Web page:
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Editorial Comment: Tackle doctors’ grievances

The crippling strike by doctors entered its seventh day yesterday with no solution in sight as the government continues to take a lethargic approach to the crisis.

Editorial Comment

Doctors downed tools last Saturday demanding to be paid in foreign currency in response to the devaluation of the local currency against the United States dollar on the parallel market.

Since the Reserve Bank of Zimbabwe instructed banks in September to separate foreign currency-dominated accounts from those based on the real-time gross settlement (RTGS), prices of most goods and services have been skyrocketing beyond the reach of many.

The devaluation of the surrogate bond note on the parallel market has exposed the fallacy of government’s position that the local currency is at par with the US dollar.

A major economic crisis has beset the country in the last three months characterised by severe shortages of fuel and medicines as a result of government’s unrealistic position on the currency issue.

The health sector is the hardest hit as the government is unable to avail enough foreign currency for the importation of medicines. the lack of drugs at public hospitals is one of the reasons the doctors cited for their industrial action.

However, besides the demands for foreign currency-based salaries, the doctors’ grievances have remained the same over the past few years, which largely shows the government’s lack of commitment to bringing normalcy to the health sector.

President Emmerson Mnangagwa’s government early this year made commitments to pay the doctors respectable salaries and also to honour previous promises to give them certain incentives when they embarked on another major strike.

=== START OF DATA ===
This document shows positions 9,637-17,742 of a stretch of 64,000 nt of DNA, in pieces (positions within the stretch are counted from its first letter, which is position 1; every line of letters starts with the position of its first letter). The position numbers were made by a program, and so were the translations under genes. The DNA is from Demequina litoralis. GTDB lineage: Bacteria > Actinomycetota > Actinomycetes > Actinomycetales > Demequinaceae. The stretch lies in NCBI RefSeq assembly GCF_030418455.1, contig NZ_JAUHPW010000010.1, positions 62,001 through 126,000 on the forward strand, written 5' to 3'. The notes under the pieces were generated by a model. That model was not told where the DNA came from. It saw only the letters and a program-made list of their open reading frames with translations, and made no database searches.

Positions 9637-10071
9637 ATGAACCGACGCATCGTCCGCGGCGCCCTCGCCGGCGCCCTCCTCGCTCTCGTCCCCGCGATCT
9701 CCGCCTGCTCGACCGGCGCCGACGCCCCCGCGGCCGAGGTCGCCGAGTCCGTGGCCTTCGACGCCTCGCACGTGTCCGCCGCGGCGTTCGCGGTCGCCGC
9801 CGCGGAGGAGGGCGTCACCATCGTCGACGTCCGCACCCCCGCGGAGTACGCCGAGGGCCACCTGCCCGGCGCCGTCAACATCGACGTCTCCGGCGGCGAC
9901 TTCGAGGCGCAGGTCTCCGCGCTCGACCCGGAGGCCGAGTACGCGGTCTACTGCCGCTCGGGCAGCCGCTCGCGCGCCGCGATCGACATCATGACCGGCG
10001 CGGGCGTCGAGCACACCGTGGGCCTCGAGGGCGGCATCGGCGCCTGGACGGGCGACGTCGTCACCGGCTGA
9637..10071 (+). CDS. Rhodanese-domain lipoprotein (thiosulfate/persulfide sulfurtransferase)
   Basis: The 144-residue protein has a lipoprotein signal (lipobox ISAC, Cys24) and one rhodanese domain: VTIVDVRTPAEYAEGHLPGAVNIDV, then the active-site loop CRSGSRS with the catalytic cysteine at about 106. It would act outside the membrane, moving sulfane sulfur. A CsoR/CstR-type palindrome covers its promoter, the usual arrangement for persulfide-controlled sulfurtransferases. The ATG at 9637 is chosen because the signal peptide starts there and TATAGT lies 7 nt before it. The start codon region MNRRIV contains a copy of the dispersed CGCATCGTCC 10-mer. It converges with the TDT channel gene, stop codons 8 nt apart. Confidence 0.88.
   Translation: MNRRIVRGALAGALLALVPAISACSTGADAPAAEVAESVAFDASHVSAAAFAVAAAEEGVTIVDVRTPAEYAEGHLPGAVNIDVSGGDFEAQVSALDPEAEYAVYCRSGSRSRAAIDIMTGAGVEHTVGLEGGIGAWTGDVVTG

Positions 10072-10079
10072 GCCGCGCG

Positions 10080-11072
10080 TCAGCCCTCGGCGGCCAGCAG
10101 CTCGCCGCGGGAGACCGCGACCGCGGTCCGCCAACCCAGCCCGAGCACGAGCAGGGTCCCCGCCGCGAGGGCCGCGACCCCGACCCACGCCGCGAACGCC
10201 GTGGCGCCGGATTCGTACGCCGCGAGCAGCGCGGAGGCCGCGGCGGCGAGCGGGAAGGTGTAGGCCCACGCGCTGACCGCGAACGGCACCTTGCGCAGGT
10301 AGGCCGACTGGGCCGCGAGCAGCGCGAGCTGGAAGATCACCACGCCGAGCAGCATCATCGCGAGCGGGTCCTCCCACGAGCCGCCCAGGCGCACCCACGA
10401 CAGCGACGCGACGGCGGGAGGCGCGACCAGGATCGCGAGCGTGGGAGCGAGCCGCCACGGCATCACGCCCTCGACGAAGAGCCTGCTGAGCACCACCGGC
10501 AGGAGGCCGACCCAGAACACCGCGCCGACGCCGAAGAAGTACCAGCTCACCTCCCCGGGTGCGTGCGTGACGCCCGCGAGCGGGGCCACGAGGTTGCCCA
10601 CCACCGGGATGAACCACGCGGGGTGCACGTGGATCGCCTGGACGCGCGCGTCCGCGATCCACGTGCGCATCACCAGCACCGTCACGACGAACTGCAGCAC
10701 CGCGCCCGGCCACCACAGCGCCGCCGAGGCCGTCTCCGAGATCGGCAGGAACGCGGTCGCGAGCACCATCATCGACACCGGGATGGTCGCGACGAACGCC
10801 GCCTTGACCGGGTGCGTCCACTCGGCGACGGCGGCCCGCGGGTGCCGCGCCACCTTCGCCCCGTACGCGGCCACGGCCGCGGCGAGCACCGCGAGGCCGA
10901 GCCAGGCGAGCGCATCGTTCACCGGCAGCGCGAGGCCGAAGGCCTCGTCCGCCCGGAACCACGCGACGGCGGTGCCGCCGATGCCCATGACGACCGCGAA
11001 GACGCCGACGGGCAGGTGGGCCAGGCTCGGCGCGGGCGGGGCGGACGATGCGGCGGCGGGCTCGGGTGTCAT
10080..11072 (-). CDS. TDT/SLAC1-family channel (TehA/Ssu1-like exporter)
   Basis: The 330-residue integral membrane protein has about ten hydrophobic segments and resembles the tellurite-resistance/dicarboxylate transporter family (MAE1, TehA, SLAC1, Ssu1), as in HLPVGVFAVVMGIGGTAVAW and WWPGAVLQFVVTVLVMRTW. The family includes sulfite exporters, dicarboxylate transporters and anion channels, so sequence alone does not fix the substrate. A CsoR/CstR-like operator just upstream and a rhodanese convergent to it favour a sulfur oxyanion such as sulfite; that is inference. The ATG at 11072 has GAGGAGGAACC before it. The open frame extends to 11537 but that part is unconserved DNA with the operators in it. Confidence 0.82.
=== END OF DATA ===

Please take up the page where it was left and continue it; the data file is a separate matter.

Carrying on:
The latest industrial action shows that those commitments have not been met and this has created a trust deficit in the relationship between the government and its employees.

Health and Child Care minister Obadiah Moyo last week misled the nation when he claimed the strike had been called off, but the lie was immediately exposed by the doctors who revealed that in fact negotiations had stalled.

To show the lack of urgency in resolving the stalemate, the government pushed the next round of negotiations with the doctors to this week.

In the meantime, public hospitals have suspended major operations and this has exposed patients to serious risk as the majority of the population cannot afford fees charged by private health providers.

The longer the strike takes, the more people will be exposed to avoidable deaths. It is high time Moyo rolled up his sleeves to come up with a workable solution to the crisis in the health sector by constructively engaging the striking doctors.

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